Singapore, which recently hosted a major international cryptocurrency conference, is now hosting its first cryptocurrency trial, according to The Straits Times.
Absurdly priced orders
The trial is a civil matter between two companies – B2C2 of London is suing Quione of Tokyo at the Singapore International Commercial Court. The two were in a business relationship, the terms of which are now under dispute.
B2C2, represented by Rajah & Tann, is a liquidity provider for the cryptocurrency market, which means that it underwrites the value of transactions. It works with both fiat and cryptocurrency. According to its website, it has traded “tens of billions of dollars since 2015”. It was founded by Max Boonen, a former trader for Goldman Sachs.
It accuses Quoine, which is a financial technology provider, of reversing seven trades made by B2C2 customers because it considered them too risky. Quione contests this, claiming that a software glitch caused the problem.
B2C2 us seeking 3,085 bitcoins in damages, currently worth approximately $14 million. The reversed trades, however, were made in April 2017, when a bitcoin was worth around $1,200. According to that rate, the total damages would be around $3.7 million.
Said B2C2’s lawyer: “It is B2C2’s contention that in the face of serious risk of itself having to bear the financial loss arising from the trades… Quoine chose the most advantageous course to mitigate such risk – by simply reversing the ‘irreversible’ trades and deducting the bitcoin proceeds from the account. There would then be no necessity for Quoine to seek payment from (its customers) and if they were unable or refused to pay, to shoulder the financial risk itself and be ‘out of pocket’ for the bitcoin proceeds.”
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Quione’s answering statement said: “There is no other way than to describe these orders as abnormally and absurdly priced orders, given that they were about 250 times higher than the average price at which (the two currencies) then traded on the platform.” It claims that a risk disclosure statement in the business contract allows it to cancel transactions “based on an aberrant value”.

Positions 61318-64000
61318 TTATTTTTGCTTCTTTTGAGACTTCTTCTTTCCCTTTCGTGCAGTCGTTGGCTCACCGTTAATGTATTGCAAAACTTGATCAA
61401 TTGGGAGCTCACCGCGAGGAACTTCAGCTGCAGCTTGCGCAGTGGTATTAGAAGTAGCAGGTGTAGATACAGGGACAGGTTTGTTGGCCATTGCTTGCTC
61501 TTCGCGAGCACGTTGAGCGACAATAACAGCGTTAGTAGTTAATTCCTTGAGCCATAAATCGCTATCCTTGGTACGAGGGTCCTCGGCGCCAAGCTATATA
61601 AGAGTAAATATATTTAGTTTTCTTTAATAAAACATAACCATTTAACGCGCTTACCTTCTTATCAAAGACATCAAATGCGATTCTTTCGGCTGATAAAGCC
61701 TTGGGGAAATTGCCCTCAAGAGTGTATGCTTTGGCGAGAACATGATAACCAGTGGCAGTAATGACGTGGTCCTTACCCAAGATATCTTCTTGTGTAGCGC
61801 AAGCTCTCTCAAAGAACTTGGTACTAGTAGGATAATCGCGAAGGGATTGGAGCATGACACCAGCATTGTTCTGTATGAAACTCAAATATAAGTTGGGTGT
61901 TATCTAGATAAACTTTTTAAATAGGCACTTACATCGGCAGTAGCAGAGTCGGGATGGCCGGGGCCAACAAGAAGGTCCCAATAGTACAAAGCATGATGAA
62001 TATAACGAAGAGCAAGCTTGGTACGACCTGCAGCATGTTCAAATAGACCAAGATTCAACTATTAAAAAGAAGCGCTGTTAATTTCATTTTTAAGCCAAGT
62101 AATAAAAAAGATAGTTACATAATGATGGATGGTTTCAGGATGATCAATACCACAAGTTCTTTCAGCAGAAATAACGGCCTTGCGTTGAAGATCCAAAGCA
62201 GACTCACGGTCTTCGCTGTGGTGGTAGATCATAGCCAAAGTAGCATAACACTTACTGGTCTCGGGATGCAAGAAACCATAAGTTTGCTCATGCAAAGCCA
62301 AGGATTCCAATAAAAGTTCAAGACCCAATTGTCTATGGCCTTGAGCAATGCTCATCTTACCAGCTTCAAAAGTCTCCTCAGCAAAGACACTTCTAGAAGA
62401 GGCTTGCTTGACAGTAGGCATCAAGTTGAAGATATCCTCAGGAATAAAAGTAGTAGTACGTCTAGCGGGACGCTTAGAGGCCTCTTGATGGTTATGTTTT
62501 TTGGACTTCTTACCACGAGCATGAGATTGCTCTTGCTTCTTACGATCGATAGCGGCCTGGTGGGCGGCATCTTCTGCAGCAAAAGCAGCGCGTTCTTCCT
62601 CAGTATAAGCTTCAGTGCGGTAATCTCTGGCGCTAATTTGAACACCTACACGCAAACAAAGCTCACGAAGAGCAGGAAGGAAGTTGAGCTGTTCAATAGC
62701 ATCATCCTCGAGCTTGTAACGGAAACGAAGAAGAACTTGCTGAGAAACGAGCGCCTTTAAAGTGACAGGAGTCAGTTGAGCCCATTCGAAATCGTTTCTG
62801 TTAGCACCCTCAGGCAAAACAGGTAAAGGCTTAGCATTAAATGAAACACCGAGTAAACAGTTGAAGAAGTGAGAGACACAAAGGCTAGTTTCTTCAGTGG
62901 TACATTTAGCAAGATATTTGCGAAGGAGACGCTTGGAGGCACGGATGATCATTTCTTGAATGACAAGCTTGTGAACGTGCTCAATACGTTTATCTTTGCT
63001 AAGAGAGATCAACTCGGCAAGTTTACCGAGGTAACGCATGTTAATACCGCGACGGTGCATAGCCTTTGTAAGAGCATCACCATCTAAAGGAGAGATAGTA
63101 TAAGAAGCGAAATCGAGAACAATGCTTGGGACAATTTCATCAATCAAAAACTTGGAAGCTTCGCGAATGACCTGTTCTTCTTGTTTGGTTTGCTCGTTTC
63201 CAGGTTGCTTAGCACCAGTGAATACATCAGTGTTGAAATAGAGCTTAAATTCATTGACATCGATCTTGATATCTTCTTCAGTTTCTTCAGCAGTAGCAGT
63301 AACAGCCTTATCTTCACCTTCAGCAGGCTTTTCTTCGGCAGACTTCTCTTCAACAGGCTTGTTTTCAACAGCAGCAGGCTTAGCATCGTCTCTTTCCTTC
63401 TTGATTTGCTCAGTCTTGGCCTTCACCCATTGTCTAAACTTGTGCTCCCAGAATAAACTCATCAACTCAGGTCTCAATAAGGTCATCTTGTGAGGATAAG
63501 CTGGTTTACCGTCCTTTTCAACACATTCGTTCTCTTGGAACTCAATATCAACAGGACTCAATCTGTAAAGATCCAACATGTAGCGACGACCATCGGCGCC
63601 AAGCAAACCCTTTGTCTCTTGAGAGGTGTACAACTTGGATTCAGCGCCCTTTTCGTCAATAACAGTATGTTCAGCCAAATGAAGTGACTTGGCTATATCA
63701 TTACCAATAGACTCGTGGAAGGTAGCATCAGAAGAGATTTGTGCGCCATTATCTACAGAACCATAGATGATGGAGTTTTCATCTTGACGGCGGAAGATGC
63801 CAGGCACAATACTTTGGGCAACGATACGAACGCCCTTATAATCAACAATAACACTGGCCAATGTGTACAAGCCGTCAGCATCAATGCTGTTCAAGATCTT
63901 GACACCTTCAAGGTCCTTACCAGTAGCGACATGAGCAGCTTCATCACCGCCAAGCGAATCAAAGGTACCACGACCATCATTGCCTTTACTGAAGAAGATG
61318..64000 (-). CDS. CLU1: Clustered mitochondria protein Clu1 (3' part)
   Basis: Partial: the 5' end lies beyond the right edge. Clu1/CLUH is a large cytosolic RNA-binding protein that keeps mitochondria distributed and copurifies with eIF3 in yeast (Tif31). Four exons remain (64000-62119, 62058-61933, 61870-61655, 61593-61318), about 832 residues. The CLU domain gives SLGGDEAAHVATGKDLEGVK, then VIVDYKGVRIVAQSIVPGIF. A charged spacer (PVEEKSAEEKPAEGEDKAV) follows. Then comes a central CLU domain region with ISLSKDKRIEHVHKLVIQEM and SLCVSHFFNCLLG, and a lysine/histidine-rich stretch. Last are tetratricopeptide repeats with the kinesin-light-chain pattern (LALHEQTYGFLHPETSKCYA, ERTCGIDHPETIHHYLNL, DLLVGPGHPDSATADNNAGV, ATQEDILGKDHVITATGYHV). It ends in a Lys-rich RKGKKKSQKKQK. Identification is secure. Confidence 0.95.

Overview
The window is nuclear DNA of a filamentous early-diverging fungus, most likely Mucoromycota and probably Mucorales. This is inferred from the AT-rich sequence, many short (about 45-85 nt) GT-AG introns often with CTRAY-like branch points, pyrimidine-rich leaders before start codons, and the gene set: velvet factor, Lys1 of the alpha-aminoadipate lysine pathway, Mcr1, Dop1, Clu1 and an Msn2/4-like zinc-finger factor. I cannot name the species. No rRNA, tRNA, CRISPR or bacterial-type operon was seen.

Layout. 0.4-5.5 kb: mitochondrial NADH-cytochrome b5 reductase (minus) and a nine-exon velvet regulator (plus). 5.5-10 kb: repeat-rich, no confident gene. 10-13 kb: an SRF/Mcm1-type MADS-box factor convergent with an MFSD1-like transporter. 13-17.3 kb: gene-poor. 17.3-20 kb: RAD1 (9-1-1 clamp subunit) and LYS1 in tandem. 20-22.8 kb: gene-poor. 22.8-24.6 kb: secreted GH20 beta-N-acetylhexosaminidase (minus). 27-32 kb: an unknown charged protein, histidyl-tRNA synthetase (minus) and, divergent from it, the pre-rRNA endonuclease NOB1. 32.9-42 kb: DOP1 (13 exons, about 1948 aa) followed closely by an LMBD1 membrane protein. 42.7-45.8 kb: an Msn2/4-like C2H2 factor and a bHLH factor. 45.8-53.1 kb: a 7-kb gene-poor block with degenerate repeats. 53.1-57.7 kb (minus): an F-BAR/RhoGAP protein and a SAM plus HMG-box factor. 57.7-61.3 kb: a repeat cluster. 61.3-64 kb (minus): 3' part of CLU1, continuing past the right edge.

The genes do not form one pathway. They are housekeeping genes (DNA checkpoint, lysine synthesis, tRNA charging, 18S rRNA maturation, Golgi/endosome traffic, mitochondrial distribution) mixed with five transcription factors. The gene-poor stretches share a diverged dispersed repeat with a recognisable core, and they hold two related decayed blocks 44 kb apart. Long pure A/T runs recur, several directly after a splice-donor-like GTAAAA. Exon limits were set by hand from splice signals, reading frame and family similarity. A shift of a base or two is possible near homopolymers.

This argument appears to undermine the firm’s contention that the trades were reversed because of a glitch.
Custodian on trust
Anyway, B2C2 denies this, arguing that the agreement defines Quione as “a custodian on trust” of cryptocurrency balances, meaning that it was not allowed to touch them without permission. Quione in its turn argues that B2C2 has exactly this type of agreement with other exchanges that it works with, and so it is logical that it would have agreed to these terms in this contract too.
Quoine, which was the first cryptocurrency-focused firm to receive a licence from Japan’s financial regulator. It raised approximately $280 million November 2017 in an ICO for a new service called ‘Liquid’, which connects customers to external cryptocurrency exchanges.
Cryptocurrency is not legal tender in Singapore, but the government is eager to encourage blockchain business. In October, the Managing Director of the Monetary Authority of Singapore, Ravi Menon, said that companies would be aided if they found themselves in conflict with banks.
Line of Japan and Binance of Hong Kong have both set up offices there for their respective crypto-ventures, and the Singapore Fintech Festival last week attracted people like the head of the IMF and the CEO of Ripple.